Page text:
The Cincinnati Enquirer
Tear up the skywalk. Demolish Fountain Square's performance stage. Promote new housing and a bustling arts and culture district in the blocks ringing Over-the-Rhine's Washington Park.
Those are among Cincinnati's main challenges over the next five years as the city attempts to revive downtown's deteriorating economy and fix social troubles, according to John Alschuler, a New York consultant hired by the city and business leaders to craft a development plan for the region's core.
"I think your challenges are grave," Alschuler said Wednesday at a speech hosted by the Architectural Foundation of Cincinnati and the Mercantile Library. "The key is picking things you can win and getting them done in the next five years."
Among Alschuler's "Center City" plan recommendations:
Improve policing of Fountain Square and surrounding blocks and Over-the-Rhine. Otherwise, visitors and businesses will skip the city for safer suburbs.
Polish the city's symbolic heart, the "profoundly mediocre" Fountain Square, by removing its skywalk links and stage, recruiting a diverse mix of hip shops and restaurants and improving lighting to create a warm, inviting place for all races and ages.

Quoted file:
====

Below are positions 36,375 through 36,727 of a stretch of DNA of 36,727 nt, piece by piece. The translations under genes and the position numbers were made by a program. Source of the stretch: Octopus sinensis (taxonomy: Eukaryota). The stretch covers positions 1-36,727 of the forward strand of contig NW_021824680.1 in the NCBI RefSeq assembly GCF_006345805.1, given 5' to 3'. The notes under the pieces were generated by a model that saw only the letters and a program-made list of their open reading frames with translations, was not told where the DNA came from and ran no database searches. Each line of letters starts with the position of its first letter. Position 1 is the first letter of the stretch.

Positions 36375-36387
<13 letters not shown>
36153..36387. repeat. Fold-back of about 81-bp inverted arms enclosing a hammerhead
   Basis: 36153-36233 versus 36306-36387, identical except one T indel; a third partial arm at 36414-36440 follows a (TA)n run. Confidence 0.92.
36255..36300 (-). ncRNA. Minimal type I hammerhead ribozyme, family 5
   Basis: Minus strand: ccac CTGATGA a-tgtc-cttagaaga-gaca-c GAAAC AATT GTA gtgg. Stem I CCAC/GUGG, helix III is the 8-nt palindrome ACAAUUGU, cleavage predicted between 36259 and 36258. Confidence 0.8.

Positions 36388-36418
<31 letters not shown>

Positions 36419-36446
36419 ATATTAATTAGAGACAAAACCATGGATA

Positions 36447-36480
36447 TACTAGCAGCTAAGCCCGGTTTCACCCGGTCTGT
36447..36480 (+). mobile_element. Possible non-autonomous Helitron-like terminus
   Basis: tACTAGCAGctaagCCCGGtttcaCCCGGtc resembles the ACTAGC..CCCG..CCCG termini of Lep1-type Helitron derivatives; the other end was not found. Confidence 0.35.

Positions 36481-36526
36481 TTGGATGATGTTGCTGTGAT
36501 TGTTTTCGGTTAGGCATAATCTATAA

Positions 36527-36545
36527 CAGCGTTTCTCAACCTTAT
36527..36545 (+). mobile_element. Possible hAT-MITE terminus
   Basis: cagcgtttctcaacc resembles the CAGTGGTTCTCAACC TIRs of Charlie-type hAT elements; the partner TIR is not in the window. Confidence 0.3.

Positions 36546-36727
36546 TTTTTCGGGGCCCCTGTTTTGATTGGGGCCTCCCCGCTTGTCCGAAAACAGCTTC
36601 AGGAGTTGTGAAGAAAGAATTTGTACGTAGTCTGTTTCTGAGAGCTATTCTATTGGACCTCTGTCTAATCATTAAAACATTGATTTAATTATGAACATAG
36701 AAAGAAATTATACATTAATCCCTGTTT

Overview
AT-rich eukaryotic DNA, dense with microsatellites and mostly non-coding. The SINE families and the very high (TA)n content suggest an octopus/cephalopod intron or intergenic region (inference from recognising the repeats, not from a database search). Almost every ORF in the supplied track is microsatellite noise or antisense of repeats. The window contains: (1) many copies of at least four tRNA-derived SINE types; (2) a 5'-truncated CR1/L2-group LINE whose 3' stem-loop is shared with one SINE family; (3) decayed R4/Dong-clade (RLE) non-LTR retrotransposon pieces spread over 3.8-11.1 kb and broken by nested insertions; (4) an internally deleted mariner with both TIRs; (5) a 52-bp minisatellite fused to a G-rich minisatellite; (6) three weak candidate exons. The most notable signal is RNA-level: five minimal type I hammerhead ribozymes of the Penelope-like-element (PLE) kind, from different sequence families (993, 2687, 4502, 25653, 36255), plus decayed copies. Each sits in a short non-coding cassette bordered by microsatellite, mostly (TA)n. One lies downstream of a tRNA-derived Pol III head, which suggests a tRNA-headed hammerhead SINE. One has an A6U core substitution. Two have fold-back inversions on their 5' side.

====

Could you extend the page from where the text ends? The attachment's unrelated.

Reclaim Over-the-Rhine's Washington Park with new apartments and condominiums for all income levels and relocate the neighborhood's social service agencies. Also, use Cincinnati Public Schools new School for Creative and Performing Arts as a magnet for an arts and culture district.
Unveiled in January, the plan developed by Alschuler and New York design firm Cooper, Robertson & Partners has been refined over the past four months following numerous meetings with downtown property owners and city leaders. Alschuler expects action over the next month or two as critical details such as cost and priorities are addressed. City Council, too, must approve.
At issue is Cincinnati's ability to transform into a "market-performing" city that can support new housing, shops and entertainment projects without millions of dollars in public subsidies. If problems aren't fixed soon, he warned Cincinnati could experience urban failures such as St. Louis and Detroit with empty stores, few downtown employers and little hope for revival.
He warned that Cincinnati's governmental and civic groups have been "too generous" in the past by supporting bad ideas. Just as important is deciding which projects not to fund, Alschuler said.
He called the Banks plan a "terrible risk" because it would steer limited public dollars away from a weakened Fountain Square. While mid-rise, riverfront housing can eventually be developed, he said new riverfront shops would detract from downtown's core retail district. He also said companies will continue to migrate to the suburbs because it's cheaper and more convenient. Downtown's goal is to retain "high-value employers" that pay lucrative wages and attract creative workers.
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